DragonFly On-Line Manual Pages
DRM(7) Direct Rendering Manager DRM(7)
drm - Direct Rendering Manager
The Direct Rendering Manager (DRM) is a framework to manage Graphics
Processing Units (GPUs). It is designed to support the needs of complex
graphics devices, usually containing programmable pipelines well suited
to 3D graphics acceleration. Furthermore, it is responsible for memory
management, interrupt handling and DMA to provide a uniform interface
In earlier days, the kernel framework was solely used to provide raw
hardware access to privileged user-space processes which implement all
the hardware abstraction layers. But more and more tasks were moved
into the kernel. All these interfaces are based on ioctl(2) commands on
the DRM character device. The libdrm library provides wrappers for
these system-calls and many helpers to simplify the API.
When a GPU is detected, the DRM system loads a driver for the detected
hardware type. Each connected GPU is then presented to user-space via a
character-device that is usually available as /dev/dri/card0 and can be
accessed with open(2) and close(2). However, it still depends on the
graphics driver which interfaces are available on these devices. If an
interface is not available, the syscalls will fail with EINVAL.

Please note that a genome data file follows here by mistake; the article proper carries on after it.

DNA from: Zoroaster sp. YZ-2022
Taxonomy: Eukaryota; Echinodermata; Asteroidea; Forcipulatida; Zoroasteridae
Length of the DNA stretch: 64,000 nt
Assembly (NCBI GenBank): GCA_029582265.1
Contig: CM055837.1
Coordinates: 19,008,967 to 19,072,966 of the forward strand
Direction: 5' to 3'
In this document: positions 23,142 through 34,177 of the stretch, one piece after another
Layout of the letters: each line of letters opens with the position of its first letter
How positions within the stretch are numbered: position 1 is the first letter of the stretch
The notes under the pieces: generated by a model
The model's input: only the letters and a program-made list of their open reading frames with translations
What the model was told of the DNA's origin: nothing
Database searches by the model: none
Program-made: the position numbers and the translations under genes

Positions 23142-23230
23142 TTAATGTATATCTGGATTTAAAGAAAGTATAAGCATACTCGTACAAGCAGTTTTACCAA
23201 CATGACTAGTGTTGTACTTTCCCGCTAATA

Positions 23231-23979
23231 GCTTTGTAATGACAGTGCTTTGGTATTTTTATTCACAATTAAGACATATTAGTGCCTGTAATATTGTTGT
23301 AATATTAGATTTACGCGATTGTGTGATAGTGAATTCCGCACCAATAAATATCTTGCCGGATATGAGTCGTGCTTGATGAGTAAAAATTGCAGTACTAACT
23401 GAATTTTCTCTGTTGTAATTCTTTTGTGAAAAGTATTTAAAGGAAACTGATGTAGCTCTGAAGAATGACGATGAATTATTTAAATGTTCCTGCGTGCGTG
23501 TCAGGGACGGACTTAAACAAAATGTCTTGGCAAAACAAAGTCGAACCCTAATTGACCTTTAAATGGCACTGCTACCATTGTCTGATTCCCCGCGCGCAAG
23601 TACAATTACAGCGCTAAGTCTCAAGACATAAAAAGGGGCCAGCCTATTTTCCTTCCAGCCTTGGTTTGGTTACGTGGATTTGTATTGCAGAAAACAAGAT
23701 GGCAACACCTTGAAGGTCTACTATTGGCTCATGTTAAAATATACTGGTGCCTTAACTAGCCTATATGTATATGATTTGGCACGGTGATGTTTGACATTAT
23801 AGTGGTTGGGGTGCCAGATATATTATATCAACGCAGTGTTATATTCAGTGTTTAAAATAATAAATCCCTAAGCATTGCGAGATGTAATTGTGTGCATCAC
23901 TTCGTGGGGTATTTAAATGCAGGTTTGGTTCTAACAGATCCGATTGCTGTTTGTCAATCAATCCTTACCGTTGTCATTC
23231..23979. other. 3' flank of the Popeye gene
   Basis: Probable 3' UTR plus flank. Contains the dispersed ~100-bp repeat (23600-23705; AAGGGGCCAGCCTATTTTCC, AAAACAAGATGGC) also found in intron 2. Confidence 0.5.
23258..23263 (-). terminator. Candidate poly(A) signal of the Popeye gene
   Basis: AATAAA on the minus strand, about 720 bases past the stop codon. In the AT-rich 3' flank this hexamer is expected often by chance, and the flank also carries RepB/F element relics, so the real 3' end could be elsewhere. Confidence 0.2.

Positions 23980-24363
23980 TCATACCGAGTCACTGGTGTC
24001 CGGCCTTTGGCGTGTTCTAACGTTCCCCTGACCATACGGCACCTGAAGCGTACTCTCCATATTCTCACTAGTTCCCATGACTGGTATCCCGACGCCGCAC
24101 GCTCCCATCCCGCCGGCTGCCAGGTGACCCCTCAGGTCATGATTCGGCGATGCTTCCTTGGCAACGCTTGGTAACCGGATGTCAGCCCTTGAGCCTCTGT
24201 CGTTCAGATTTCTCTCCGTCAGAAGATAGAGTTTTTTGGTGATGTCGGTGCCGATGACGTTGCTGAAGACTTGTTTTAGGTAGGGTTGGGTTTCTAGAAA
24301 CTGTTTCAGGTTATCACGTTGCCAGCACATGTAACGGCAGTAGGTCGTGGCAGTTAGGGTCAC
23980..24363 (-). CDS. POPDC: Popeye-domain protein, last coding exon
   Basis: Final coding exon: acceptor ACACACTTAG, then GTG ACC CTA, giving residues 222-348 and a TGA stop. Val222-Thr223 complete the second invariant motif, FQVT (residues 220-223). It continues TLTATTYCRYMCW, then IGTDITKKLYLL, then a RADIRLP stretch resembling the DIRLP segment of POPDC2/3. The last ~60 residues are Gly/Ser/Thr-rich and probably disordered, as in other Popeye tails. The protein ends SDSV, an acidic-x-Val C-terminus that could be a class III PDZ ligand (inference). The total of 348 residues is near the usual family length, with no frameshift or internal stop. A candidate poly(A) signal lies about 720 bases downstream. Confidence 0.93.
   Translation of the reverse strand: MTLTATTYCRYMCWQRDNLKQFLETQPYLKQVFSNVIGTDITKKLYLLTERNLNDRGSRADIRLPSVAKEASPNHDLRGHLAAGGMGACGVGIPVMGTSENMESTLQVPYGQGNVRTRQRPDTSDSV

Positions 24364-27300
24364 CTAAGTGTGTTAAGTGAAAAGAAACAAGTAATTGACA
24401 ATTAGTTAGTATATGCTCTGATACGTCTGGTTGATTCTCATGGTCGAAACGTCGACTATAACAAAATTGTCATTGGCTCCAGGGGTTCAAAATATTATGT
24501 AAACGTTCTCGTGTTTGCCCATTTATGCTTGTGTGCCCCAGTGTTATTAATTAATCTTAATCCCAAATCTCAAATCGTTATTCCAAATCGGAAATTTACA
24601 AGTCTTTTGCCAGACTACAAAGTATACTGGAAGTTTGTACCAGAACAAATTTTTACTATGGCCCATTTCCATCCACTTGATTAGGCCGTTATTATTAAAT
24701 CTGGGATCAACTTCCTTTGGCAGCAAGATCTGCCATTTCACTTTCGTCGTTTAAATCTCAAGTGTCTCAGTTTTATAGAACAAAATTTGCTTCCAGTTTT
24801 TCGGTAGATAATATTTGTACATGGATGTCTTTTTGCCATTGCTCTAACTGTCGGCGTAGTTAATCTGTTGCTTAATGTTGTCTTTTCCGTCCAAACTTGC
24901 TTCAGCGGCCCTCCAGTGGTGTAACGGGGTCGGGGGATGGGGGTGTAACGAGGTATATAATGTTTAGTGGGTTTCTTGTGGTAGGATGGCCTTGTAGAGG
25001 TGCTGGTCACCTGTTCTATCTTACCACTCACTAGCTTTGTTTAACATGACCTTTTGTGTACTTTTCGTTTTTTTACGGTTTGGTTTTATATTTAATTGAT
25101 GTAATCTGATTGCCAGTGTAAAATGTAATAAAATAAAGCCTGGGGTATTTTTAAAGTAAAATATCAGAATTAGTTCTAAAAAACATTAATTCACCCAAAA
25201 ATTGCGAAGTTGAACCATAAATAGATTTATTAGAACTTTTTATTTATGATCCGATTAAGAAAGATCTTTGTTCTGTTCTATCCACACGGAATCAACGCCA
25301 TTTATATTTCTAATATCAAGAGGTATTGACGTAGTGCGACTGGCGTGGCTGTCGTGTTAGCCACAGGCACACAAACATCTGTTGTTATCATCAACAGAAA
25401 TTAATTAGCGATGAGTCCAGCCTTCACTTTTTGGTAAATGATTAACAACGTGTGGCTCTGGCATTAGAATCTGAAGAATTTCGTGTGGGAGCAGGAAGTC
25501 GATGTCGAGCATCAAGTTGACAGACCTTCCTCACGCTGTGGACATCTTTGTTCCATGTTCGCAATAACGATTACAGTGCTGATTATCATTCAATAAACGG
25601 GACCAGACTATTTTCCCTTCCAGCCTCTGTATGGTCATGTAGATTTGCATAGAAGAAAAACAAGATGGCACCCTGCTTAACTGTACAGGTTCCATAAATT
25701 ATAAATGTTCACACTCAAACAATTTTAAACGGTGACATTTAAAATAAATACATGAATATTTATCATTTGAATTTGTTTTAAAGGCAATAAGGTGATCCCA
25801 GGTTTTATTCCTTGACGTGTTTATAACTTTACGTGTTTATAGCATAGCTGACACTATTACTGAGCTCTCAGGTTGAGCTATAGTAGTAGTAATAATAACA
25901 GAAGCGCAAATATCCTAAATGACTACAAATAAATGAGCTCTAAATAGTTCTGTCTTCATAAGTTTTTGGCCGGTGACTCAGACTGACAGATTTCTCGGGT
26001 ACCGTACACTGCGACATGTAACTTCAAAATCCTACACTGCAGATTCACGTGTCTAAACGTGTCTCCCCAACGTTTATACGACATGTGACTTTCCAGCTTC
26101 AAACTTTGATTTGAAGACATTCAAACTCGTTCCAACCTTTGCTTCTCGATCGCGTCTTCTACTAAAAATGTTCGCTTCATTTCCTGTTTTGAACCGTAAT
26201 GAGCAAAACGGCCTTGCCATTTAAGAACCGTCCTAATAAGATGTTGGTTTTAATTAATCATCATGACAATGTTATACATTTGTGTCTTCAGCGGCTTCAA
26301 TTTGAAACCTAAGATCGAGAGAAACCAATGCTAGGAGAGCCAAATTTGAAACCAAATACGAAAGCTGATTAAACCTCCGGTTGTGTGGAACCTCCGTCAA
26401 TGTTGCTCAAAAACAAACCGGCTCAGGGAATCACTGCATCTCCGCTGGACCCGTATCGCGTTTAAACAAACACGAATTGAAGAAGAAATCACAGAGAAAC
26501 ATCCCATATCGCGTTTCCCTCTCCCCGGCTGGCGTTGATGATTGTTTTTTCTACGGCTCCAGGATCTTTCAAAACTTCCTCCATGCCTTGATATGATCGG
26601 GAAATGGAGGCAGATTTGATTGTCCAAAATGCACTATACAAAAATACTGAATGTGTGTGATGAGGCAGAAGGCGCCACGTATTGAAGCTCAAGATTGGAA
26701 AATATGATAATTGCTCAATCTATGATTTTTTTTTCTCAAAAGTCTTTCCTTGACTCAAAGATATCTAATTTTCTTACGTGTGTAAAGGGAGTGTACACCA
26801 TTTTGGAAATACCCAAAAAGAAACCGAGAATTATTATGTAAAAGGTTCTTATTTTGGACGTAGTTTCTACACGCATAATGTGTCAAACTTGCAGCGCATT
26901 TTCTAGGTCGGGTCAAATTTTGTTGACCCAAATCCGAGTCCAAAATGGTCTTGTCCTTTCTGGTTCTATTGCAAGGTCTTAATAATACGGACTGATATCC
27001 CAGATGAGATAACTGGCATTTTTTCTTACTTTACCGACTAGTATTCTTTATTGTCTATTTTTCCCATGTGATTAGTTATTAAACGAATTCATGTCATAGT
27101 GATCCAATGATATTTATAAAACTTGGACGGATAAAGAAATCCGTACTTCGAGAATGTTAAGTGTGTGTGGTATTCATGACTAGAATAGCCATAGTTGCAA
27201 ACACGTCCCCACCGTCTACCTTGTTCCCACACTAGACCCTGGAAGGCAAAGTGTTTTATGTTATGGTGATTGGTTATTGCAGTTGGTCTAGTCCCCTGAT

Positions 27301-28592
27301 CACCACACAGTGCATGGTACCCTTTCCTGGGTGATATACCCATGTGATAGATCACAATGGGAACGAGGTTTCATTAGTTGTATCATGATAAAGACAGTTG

All DRM devices provide authentication mechanisms. Only a DRM master is
allowed to perform mode-setting or modify core state and only one user
can be DRM master at a time. See drmSetMaster(3) for information on how
to become DRM master and what the limitations are. Other DRM users can
be authenticated to the DRM-Master via drmAuthMagic(3) so they can
perform buffer allocations and rendering.
Managing connected monitors and displays and changing the current modes
is called Mode-Setting. This is restricted to the current DRM master.
Historically, this was implemented in user-space, but new DRM drivers
implement a kernel interface to perform mode-setting called Kernel Mode
Setting (KMS). If your hardware-driver supports it, you can use the KMS
API provided by DRM. This includes allocating framebuffers, selecting
modes and managing CRTCs and encoders. See drm-kms(7) for more.
The most sophisticated tasks for GPUs today is managing memory objects.
Textures, framebuffers, command-buffers and all other kinds of commands
for the GPU have to be stored in memory. The DRM driver takes care of
managing all memory objects, flushing caches, synchronizing access and
providing CPU access to GPU memory. All memory management is hardware
driver dependent. However, two generic frameworks are available that
are used by most DRM drivers. These are the Translation Table Manager
(TTM) and the Graphics Execution Manager (GEM). They provide generic
APIs to create, destroy and access buffers from user-space. However,
there are still many differences between the drivers so
driver-dependent code is still needed. Many helpers are provided in
libgbm (Graphics Buffer Manager) from the Mesa project. For more
information on DRM memory management, see drm-memory(7).
Bugs in this manual should be reported to
drm-kms(7), drm-memory(7), drmSetMaster(3), drmAuthMagic(3),
September 2012 DRM(7)